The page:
Drug use by the inhalation route continues to rise as an increasing number of individuals discover that inhalation is a highly efficient, cost effective means of drug delivery that obviates the possible transmission of communicable diseases associated with i.v. administration. Our goal is to develop animal models of drug inhalation in order to identify drug toxicities that are unique to this route of administration. Several classes of abused drugs will be examined because they represent distinctly different problems that arise from inhalation. Cocaine will be examined because it was found to produce cardiotoxicity in rats allowed to inhale cocaine vapor but not following i.v. administration. Our goal is to identify the mechanism by which cocaine produces bradyarrthymias and determine whether tolerance or sensitization develops to this cardiotoxicity following repetitive cocaine exposures. Experiments will also be carried out to determine whether cocaine metabolites and drugs that are frequently co-abused with cocaine exert any influence on cocaine cardiovascular effects. The popularity of drug inhalation has increased dramatically for both heroin and methamphetamine. While the effects of acute inhalation of methamphetamine, heroin and phencyclidine are similar to an i.v. administration, the consequences of chronic inhalation is unknown, especially with regard to the development of tolerance and dependence. Although most drugs are inhaled in vaporized form, marijuana represents the major illicit drug that is primarily smoked. Despite extensive research on delta-9 THC, the major psychoactive constituent in marijuana, there are numerous unanswered questions regarding marijuana itself. The development of cannabinoid behavioral models, inhalation procedures for exposing mice and rats to marijuana smoke, a specific cannabinoid antagonist and a delta-9 THC dependence model allow us to address some of the questions that were heretofore not possible. The objectives of the grant are to address questions as to whether other constituents in marijuana contribute to delta-9 THC s effects and whether all marijuana effects can be blocked by the specific cannabinoid antagonist. Studies will be carried out to determine whether other drugs, such as ethanol, potentiate the effects of marijuana. It will be important to determine whether mice and rats repetitively exposed to marijuana smoke develop tolerance and dependence comparable to that produced by delta-9 THC. Finally, efforts will be made to develop a volatilized form of delta-9 THC which would be preferable to oral administration of dronabinol for therapeutic uses.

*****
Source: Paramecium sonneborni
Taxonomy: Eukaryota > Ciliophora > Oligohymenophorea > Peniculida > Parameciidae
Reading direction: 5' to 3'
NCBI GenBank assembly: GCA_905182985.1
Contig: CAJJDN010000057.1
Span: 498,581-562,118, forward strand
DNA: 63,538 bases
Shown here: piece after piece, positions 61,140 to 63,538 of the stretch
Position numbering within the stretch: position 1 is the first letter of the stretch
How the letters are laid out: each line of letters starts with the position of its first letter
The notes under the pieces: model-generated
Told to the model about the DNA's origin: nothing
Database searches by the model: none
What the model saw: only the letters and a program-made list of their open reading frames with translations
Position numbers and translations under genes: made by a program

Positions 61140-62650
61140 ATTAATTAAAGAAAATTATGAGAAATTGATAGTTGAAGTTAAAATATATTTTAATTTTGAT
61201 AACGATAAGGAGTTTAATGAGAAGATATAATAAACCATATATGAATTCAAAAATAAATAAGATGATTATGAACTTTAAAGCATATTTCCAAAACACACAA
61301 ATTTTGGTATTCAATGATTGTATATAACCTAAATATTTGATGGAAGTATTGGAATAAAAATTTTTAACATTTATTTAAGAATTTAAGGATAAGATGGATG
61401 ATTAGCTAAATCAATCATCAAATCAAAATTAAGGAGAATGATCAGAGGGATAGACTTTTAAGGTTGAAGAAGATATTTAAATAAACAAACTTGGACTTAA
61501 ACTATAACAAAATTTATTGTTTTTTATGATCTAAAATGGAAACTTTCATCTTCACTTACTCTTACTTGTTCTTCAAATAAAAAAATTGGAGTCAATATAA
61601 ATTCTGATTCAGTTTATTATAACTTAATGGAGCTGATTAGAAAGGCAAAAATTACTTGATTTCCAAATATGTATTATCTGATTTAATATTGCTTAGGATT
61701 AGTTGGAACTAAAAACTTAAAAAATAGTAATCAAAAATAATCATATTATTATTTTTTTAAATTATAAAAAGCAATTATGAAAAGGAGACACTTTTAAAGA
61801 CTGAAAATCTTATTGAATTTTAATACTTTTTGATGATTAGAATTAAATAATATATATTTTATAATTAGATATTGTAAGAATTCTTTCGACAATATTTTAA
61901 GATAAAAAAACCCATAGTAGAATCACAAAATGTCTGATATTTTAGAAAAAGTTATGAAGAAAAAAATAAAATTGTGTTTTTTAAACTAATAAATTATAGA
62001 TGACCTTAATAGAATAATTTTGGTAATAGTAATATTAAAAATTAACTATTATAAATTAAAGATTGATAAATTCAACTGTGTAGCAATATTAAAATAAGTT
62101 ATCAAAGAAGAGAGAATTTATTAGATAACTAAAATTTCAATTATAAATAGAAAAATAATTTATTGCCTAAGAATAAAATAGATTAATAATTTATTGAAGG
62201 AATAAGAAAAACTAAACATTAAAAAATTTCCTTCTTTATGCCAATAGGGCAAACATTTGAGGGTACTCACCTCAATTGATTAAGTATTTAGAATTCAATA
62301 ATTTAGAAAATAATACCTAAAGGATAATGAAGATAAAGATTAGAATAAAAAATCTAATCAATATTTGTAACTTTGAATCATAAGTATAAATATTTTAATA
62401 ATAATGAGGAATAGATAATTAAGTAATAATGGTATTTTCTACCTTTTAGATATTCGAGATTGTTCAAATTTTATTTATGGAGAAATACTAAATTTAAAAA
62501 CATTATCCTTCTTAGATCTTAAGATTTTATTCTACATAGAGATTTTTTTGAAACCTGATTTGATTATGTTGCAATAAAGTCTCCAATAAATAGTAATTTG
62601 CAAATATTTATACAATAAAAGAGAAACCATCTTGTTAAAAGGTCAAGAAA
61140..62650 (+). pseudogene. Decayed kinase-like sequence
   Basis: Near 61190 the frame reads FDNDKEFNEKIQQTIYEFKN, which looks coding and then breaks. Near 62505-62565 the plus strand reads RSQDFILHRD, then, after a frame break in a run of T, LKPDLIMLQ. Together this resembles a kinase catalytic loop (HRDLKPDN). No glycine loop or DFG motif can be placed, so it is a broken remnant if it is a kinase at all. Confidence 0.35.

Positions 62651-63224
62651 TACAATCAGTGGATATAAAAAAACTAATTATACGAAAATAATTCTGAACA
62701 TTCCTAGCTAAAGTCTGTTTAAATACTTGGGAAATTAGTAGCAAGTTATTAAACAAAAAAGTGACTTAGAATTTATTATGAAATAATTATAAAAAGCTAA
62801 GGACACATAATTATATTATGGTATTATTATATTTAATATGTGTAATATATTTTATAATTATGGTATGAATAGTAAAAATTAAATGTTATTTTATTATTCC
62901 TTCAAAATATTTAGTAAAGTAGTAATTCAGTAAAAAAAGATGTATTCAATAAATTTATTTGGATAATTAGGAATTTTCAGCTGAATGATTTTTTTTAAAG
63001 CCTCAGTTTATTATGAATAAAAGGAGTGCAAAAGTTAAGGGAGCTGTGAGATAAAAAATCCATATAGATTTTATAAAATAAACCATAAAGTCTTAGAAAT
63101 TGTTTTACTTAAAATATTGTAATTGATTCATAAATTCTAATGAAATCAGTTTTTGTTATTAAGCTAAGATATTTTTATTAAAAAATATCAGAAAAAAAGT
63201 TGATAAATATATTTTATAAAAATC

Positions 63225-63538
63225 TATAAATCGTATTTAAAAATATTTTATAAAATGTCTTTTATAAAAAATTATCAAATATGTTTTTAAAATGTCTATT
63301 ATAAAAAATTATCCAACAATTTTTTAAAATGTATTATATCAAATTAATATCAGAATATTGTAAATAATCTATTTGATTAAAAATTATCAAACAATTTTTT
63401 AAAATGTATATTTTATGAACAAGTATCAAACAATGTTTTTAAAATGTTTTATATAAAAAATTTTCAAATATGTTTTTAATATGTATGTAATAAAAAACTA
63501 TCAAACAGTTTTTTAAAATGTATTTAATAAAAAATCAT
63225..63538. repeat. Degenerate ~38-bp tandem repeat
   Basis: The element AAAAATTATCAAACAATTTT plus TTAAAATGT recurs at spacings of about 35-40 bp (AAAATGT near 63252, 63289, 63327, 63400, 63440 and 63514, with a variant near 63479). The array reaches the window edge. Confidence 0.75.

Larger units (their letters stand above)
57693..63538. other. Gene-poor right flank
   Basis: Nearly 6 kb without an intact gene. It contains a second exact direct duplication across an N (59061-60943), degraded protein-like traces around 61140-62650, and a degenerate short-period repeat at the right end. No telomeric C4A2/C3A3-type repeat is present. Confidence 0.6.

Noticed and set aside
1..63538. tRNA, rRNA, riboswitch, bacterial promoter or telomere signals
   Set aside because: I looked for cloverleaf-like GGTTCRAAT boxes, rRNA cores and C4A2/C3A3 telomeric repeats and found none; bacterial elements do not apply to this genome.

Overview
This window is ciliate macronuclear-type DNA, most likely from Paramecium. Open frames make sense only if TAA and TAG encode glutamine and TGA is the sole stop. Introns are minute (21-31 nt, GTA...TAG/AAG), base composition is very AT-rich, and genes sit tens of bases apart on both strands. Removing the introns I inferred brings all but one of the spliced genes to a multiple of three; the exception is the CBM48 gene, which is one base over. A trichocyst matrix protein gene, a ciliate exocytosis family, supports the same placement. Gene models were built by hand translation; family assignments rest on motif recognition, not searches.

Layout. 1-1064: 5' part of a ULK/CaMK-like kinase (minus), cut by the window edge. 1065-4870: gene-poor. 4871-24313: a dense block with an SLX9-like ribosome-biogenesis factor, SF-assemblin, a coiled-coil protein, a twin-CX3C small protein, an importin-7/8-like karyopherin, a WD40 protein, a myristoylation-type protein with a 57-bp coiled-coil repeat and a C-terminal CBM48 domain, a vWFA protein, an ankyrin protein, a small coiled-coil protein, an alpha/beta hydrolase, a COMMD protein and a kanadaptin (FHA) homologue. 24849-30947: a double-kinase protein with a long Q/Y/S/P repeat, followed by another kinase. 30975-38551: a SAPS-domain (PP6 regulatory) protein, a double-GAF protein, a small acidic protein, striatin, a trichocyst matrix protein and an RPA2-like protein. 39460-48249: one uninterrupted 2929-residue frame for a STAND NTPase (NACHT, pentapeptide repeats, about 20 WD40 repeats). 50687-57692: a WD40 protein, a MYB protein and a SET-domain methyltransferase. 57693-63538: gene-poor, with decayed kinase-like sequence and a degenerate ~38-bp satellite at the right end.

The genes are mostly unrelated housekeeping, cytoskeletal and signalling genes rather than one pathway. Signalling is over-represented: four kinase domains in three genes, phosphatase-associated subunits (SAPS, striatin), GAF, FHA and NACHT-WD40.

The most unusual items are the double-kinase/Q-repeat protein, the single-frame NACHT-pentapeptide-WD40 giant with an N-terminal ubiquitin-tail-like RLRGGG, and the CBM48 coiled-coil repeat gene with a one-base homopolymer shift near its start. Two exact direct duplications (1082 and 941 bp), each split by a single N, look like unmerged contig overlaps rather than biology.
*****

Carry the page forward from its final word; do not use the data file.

National Institute of Health (NIH)
National Institute on Drug Abuse (NIDA)
Research Project (R01)
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Human Development Research Subcommittee (NIDA)
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Rapaka, Rao
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Virginia Commonwealth University
Schools of Medicine
United States
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